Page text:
published Tuesday, January 12th, 2010

Legislators debate use of traffic cameras


by Adam Crisp

Link to the House Transportation Committee hearing on traffic cameras

PROPOSALS FOR CAMERAS

* Outright ban

* Moratorium

* Requirements for additional engineering studies

* Uniform guidelines

* Statewide audit of the traffic camera programs already in existence

Source: Tennessee House Transportation Committee

Chattanooga's representatives on the Tennessee House Transportation Committee fought Tuesday to keep traffic cameras on state roads.

The discussion came as committee members sought to place guidelines -- or an outright ban -- on the controversial photo-enforcement systems that have appeared across the state.

"This is a difficult issue for every one of us," said Rep. Richard Floyd, R-Chattanooga. "We have all our local governments who want to do this, but if you put it on a ballot, you'd get blown out of the water."

Chairman Rep. Bill Harmon, D-Dunlap, said the committee was attempting to compile ideas on how to regulate the cameras into one piece of legislation that could be sent to the full House for vote.

The committee made no decision Monday, but legislators agreed to reconvene at 9 a.m. CST today to sort through nine proposals.

Chattanooga's steep, winding "S" curves on Hixson Pike were touted as examples of how speed cameras can save lives. City leaders have long claimed the reduction in crashes along that road is due to video cameras that photograph speeding motorists, then issue $50 tickets by mail.

Chattanooga has both speed and so-called red-light cameras, while Red Bank uses red-light cameras at three intersections and East Ridge recently voted to install cameras on several roads.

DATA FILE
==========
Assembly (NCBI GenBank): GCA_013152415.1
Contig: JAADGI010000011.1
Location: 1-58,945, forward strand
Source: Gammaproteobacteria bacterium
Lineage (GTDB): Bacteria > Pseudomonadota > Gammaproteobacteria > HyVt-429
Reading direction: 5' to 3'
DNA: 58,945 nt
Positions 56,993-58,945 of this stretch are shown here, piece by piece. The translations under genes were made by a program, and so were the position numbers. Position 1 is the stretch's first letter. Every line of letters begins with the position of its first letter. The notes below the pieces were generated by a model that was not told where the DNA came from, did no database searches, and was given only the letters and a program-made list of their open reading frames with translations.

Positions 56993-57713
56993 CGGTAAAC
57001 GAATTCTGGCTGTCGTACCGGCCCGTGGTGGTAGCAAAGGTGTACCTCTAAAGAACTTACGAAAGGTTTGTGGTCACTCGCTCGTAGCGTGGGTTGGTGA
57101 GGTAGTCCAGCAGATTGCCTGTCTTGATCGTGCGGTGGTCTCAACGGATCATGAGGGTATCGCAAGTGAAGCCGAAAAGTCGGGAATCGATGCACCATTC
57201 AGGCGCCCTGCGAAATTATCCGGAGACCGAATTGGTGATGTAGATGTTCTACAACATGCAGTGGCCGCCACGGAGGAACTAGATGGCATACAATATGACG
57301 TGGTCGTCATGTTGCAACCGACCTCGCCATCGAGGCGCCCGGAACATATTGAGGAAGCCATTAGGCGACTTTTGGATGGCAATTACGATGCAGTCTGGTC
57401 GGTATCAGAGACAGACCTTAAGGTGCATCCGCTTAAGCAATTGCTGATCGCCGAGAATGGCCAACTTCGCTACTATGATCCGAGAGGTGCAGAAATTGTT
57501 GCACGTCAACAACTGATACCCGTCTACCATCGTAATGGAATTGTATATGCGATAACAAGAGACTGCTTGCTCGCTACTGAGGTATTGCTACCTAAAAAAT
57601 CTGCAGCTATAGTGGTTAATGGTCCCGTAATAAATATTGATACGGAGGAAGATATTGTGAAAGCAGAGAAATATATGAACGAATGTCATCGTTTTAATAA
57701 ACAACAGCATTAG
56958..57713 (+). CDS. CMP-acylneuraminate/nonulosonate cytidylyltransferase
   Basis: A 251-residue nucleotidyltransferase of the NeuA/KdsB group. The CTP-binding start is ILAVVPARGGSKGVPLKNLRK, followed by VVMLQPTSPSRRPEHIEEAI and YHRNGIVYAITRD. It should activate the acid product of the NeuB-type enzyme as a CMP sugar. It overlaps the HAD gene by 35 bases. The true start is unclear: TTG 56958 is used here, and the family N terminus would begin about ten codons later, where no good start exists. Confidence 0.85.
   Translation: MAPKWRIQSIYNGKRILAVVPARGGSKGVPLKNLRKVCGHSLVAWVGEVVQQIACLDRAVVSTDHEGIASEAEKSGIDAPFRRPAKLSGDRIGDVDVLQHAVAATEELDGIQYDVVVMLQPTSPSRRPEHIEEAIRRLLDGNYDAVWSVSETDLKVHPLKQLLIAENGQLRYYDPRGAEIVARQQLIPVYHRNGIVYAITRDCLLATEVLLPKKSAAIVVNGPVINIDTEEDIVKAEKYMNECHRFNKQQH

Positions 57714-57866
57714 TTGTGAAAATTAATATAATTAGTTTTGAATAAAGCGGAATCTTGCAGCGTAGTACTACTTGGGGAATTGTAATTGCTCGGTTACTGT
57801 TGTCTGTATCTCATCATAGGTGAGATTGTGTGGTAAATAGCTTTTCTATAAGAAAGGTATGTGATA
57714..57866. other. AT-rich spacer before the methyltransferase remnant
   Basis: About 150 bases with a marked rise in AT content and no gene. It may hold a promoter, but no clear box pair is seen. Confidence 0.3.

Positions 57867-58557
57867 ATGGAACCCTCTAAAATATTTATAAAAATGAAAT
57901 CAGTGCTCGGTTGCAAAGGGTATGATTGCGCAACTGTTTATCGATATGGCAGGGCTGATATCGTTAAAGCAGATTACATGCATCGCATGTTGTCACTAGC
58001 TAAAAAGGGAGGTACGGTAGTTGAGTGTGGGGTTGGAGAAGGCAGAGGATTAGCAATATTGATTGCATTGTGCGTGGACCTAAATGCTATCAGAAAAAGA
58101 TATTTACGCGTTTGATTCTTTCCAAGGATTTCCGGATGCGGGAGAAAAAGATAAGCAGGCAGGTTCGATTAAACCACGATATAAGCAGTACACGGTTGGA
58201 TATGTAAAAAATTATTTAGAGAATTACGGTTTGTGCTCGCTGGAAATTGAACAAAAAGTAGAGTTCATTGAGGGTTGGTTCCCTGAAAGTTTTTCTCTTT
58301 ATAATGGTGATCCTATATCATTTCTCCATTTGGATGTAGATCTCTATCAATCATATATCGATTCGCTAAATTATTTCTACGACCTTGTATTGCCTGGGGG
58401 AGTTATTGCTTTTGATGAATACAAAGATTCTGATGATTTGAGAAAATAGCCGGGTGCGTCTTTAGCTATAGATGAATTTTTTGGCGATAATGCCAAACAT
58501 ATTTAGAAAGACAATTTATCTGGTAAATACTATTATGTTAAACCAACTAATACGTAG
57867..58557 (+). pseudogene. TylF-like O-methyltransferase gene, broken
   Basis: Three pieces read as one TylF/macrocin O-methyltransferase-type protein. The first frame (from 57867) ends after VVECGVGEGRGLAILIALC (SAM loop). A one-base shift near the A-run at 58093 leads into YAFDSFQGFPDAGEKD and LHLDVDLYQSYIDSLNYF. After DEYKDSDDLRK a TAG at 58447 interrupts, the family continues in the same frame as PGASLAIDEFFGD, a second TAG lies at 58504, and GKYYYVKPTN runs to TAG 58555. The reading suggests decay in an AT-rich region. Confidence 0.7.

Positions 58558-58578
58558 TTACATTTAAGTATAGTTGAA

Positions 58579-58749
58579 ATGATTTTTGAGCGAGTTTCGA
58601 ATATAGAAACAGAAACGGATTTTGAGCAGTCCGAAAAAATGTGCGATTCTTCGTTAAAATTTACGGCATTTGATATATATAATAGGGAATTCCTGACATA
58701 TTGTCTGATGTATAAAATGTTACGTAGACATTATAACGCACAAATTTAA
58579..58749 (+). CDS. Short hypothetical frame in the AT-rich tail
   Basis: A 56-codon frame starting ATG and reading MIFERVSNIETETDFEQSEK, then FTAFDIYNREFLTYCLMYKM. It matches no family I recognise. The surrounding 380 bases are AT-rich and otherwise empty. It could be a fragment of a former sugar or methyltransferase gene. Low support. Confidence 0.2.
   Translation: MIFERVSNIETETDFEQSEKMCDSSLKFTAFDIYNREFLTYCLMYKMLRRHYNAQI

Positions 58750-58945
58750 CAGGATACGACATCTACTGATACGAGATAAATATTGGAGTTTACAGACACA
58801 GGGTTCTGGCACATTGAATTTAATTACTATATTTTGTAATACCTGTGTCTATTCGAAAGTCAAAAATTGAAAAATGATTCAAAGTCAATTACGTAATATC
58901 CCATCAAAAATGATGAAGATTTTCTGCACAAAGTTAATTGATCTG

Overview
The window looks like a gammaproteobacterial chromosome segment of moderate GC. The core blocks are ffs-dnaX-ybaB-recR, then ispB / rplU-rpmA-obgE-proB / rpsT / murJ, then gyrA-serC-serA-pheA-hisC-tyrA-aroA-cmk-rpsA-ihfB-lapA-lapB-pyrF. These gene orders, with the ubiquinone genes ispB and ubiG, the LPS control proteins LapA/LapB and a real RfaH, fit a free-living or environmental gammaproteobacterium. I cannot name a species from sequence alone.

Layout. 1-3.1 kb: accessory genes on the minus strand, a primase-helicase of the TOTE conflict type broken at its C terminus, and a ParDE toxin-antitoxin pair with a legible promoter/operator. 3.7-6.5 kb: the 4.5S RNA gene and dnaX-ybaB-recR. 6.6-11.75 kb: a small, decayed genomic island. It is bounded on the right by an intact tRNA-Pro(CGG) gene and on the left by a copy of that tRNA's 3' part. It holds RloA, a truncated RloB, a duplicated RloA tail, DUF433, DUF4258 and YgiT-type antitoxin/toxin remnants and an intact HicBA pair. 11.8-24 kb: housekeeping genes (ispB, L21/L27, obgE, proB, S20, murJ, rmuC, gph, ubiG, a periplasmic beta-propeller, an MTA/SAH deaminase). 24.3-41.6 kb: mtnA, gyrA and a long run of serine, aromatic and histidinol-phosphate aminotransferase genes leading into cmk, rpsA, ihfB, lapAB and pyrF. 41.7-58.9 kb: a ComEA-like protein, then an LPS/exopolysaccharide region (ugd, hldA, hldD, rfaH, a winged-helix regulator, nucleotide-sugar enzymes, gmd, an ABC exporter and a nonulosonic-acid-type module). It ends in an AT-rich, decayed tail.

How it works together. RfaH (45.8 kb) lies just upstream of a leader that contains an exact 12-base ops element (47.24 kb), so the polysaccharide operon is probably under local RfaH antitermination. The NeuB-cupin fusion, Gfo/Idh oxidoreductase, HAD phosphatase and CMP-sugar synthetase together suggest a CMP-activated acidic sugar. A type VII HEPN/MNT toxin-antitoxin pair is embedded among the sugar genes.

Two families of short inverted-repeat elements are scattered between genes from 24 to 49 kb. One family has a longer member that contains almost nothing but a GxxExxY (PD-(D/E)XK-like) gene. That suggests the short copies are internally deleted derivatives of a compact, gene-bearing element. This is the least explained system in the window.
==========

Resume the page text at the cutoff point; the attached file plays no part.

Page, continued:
Chattanooga Police Chief Freeman Cooper and Red Bank Police Chief Larry Sneed attended Monday's hearing, but did not speak.

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    Staff Photo by John Rawlston/Chattanooga Times Free Press One of three traffic cameras at the intersection of Ashland Terrace and Dayton Boulevard in Red Bank records traffic light violations on Thursday. Cameras are installed at three intersections in Red Bank.

Among the proposals in the legislative committee were outright bans, moratoriums, requirements for additional engineering studies, proposals for uniform guidelines and a command for the state comptroller to perform a statewide audit of the traffic camera programs already in existence.

Among some legislators there was a desire to simply ban the cameras, while the two Hamilton County lawmakers, Rep. Floyd and Rep. Vince Dean, R-East Ridge, appeared to support tightening restrictions but keeping the cameras.

"almost a mandate"

"This is a representative form of government, and there are an awful lot of people who (oppose traffic cameras)," said Rep. Tony Shipley, R-Kingsport. "If we put it on the ballot, I think it would fail 85 to 15. That's almost a mandate."